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I broke my second front wheel last night when I hit a dip that rose too quickly on the far side. The wheel didn't get a chance to redirect the force upward before all my weight went behind it.

I'm a big guy, 300+ lbs, so I need some sturdy wheels. Especially in the front. From what I am reading so far I should go for a wheel with a wider inner width. The Mavic CrossOne 29er wheel that I broke is 19mm.

I ride a 2014 Specialize Rockhopper Comp 29er. It has been an awesome bike for the most part. The only problem I have been having is the wheels really. I don't want to keep replacing them. I really like the tires that came with it. The Ground Control 2.1" tires.

Please help me figure out what I need to do to find a wheel that can survive my heavy butt. What do I need to look for in a bike?

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    possible duplicate of Can I put my 2.1" 29er tires on a wheel with 25mm inner diameter? – paparazzo Aug 26 '15 at 17:20
  • What "broke"?? The width of the rim has very little to do with its strength. Most important is the number, type, and lacing of the spokes. (Looking at the picture of your bike, it appears to have a screwy lacing pattern that makes one wonder if it's more for "cool" than for strength.) – Daniel R Hicks Aug 26 '15 at 21:48
  • (One very good source for wheels is Peter White. He worked with me when I needed to replace my front wheel, and I was very satisfied with both the quality and reasonable price of his work.) – Daniel R Hicks Aug 26 '15 at 21:53
  • I actually broke the rim on the Mavic CrossOne front wheel I put on there last year. – Patrick Aug 27 '15 at 15:06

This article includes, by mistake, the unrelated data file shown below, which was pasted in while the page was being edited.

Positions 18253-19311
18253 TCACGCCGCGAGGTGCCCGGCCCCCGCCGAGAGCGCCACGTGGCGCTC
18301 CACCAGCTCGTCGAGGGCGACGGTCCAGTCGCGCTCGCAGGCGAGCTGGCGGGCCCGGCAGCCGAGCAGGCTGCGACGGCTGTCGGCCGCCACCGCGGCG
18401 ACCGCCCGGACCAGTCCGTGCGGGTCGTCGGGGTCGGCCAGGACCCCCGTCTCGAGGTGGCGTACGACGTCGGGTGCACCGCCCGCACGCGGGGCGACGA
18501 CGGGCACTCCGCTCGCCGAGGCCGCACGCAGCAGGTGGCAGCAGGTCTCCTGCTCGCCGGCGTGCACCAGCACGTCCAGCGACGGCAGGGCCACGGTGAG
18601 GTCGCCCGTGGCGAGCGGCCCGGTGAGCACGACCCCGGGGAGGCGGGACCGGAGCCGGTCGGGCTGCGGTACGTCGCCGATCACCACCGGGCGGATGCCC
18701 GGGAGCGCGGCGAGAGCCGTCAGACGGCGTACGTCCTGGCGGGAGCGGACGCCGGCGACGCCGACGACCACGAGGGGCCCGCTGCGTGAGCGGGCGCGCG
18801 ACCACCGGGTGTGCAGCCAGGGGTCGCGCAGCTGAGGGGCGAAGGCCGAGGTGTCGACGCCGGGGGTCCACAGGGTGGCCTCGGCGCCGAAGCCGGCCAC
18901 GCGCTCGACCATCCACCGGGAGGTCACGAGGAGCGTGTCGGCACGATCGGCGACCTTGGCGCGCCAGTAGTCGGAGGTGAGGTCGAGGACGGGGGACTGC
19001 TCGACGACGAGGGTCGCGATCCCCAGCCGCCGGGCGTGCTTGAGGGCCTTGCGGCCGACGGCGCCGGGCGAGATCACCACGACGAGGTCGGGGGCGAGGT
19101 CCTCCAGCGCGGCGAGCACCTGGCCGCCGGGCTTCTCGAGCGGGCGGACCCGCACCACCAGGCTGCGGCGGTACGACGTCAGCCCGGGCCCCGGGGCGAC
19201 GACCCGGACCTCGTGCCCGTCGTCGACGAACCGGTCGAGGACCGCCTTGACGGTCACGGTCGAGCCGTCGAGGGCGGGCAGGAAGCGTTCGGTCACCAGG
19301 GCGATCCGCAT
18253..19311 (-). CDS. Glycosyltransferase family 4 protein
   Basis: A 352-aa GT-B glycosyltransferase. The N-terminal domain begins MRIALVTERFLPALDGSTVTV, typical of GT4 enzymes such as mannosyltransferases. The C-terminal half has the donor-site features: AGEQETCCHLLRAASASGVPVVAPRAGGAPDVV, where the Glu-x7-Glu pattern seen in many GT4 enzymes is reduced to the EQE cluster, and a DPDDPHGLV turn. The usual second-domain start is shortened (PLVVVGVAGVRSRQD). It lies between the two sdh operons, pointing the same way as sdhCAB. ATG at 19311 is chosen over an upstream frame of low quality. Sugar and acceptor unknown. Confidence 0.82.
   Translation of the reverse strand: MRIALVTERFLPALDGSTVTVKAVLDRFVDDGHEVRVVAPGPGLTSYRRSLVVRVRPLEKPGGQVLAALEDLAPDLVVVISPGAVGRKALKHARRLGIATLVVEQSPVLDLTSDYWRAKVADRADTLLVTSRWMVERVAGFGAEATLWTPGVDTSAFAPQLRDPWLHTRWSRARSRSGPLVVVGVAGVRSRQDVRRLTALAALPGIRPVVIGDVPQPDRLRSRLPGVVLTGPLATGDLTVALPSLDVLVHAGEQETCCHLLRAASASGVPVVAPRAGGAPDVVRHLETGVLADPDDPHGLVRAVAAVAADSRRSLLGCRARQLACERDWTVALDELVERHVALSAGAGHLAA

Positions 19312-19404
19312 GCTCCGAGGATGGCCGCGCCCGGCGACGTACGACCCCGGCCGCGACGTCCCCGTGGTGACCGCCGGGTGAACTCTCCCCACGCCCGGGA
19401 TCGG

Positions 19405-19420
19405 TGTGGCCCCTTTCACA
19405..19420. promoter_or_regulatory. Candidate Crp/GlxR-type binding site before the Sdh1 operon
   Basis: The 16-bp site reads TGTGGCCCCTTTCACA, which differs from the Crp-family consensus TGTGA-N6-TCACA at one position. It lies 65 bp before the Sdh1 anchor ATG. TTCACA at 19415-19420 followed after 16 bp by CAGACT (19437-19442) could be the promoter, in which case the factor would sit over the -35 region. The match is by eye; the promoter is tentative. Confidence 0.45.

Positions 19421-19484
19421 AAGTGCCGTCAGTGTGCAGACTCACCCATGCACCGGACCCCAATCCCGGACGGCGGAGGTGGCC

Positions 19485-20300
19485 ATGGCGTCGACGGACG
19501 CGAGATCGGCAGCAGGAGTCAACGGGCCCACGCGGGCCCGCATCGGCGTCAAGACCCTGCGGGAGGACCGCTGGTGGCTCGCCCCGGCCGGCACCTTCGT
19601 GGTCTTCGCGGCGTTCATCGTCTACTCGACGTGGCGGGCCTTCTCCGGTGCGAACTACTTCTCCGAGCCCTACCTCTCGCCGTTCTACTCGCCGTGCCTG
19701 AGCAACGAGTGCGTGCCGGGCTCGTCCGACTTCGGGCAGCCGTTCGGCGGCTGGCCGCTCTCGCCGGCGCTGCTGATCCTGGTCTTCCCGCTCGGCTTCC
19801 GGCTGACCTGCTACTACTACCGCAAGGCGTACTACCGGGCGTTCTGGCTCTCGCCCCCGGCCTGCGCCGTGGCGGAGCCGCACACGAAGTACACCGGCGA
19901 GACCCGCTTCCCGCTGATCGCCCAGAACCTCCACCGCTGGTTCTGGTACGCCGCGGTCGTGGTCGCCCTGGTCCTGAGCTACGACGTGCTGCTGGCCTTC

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The things that will make a wheel more durable in this kind of service are:

  1. Bigger tires – the bigger the tire the more space you have to cushion an impact, bigger tires also mean that the load is more distributed. Since the bigger tire gives you more support you can also run a somewhat lower pressure which means that there is more flex in the tire before the rim takes the impact.

  2. The right tire pressure (especially since you may not want to change your tires). Too much pressure will make the tires hard and will transfer more of the impact to your wheels and the rest of the bike. Too little pressure means that you'll be getting pinch flats and impacts on the rims – also not good.

  3. Proper spoke tension – the spokes support the wheel, making sure that they are tight enough and evenly tensioned will ensure that the wheel is getting as much support as possible.

  4. Deeper rims – a deeper rim section will be stronger under impact. Wider will help with lateral loads. Going too wide will straighten the sidewalls of your tires and may actually reduce their effectiveness at cushioning impacts.

  5. More spokes – hubs and rims for tandems can be made with 40 or even 48 spokes, if you're already running 36 spokes and they were properly tensioned I'd be inclined to go for more spokes when you build the next wheel.

I think the width of the rim is more about matching the rim to the tire (and lateral strength) than about radial impact strength. That said, 19 mm seems kind of narrow for a 50+ mm tire (at least based on this table of rim widths from Schwalbe). If you've got clearance on the bike for a wider tire, I'd go for at least a 23 or 25 mm rim just to have options.

Another source of good advice would be a wheel builder who specializes in durable wheels. In the US Peter White is a possibility.

  • This is an excellently detail answer. Thank you. – Patrick Aug 26 '15 at 18:23
  • dlu sums it up nicely. – Alistair H Aug 26 '15 at 18:51

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